Market Beat: Inflation or deflation? |

Market Beat: Inflation or deflation?

Ken Roberts

Should investors today be more concerned about inflation or deflation? That’s a great question and long-term investors should carefully consider the effects of both.

Robert Orben was quoted as saying, “Inflation is the crabgrass in your savings.” What he means by that is that if you’re a saver, the effects of inflation will reduce your purchasing power over time.

Today, you are likely to see well qualified opinions from both camps. I recently interviewed Dr. Robert Barone on my radio show and he thinks that we are very likely to see a period of stagflation like we had in the 1970s. The show can be heard on Sunday night at 9 p.m. on 99.1 FM talk.

Dr. Barone says that the Fed is on the deflation side; the way they are proceeding with their highly accommodative monetary policy, with the low interest rates and the quantitative easing, means that they want to use easy monetary policy to stimulate the economy and are more concerned about deflation than inflation.

There are other pundits who are more concerned about inflation. There are several economists who contend that inflation is actually understated in the government statistics.

The main measure of consumer inflation used by the government is known as the CPI, or consumer price index. Some economists have developed their own methods of calculating inflation and say that inflation is a worse problem than the government statistics show and that this rise in prices is especially harmful to the middle class.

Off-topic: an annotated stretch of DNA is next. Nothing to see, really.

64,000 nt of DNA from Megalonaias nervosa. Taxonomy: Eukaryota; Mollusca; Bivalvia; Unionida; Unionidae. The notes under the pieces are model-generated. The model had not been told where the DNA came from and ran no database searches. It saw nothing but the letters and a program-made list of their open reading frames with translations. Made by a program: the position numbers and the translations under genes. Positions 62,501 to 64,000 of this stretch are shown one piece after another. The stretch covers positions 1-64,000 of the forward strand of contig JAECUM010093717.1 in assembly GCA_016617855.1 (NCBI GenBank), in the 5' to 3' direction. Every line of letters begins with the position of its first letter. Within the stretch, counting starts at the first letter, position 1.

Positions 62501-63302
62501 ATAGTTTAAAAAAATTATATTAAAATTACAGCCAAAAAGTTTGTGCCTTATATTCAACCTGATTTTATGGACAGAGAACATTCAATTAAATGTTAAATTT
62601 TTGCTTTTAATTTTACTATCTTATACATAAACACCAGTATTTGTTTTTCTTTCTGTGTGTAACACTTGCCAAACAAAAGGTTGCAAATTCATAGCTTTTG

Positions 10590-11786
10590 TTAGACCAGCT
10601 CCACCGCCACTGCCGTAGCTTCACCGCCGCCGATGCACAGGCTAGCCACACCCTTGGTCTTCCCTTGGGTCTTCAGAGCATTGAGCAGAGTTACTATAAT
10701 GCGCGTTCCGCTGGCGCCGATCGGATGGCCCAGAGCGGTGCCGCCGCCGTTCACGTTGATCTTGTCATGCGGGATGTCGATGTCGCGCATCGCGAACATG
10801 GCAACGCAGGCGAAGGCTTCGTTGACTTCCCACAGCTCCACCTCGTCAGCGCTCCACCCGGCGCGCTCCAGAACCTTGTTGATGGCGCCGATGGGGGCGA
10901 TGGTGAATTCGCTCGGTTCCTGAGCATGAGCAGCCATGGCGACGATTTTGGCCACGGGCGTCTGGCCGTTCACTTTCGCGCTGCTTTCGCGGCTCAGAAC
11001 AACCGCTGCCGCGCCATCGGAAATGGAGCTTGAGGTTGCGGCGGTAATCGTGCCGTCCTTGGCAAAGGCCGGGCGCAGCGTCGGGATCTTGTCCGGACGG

The renowned economist John Maynard Keynes once said, “By a continuing process of inflation, government can confiscate, secretly and unobserved, an important part of the wealth of their citizens.”

I’m not a conspiracy theorist saying that this is part of an evil government plot, but it is certainly something that all investors need to be aware of. Inflation can have devastating effects on your long-term purchasing power, and long-term growth investors need to get a rate of return at least equal to the inflation rate just to stay even.

Dr. Barone recently wrote an opinion piece for Jim Cramer’s, “” where he discussed stagflation. Stagflation can be described as a slow growing stagnant economy accompanied by rising prices.

He thinks that investors should stay with stocks, consider gold for the long term and be very cautious with bonds at this time, especially bond mutual funds. Bonds with a long time to maturity can be subject to large price swings with changes in interest rates.

Kenneth Roberts is a Truckee-based Registered Investment Advisor. Information on his money management service can be found at his blog at or by calling 775-657-8065. Past performance does not guarantee future results. Consult your financial adviser before purchasing any security.

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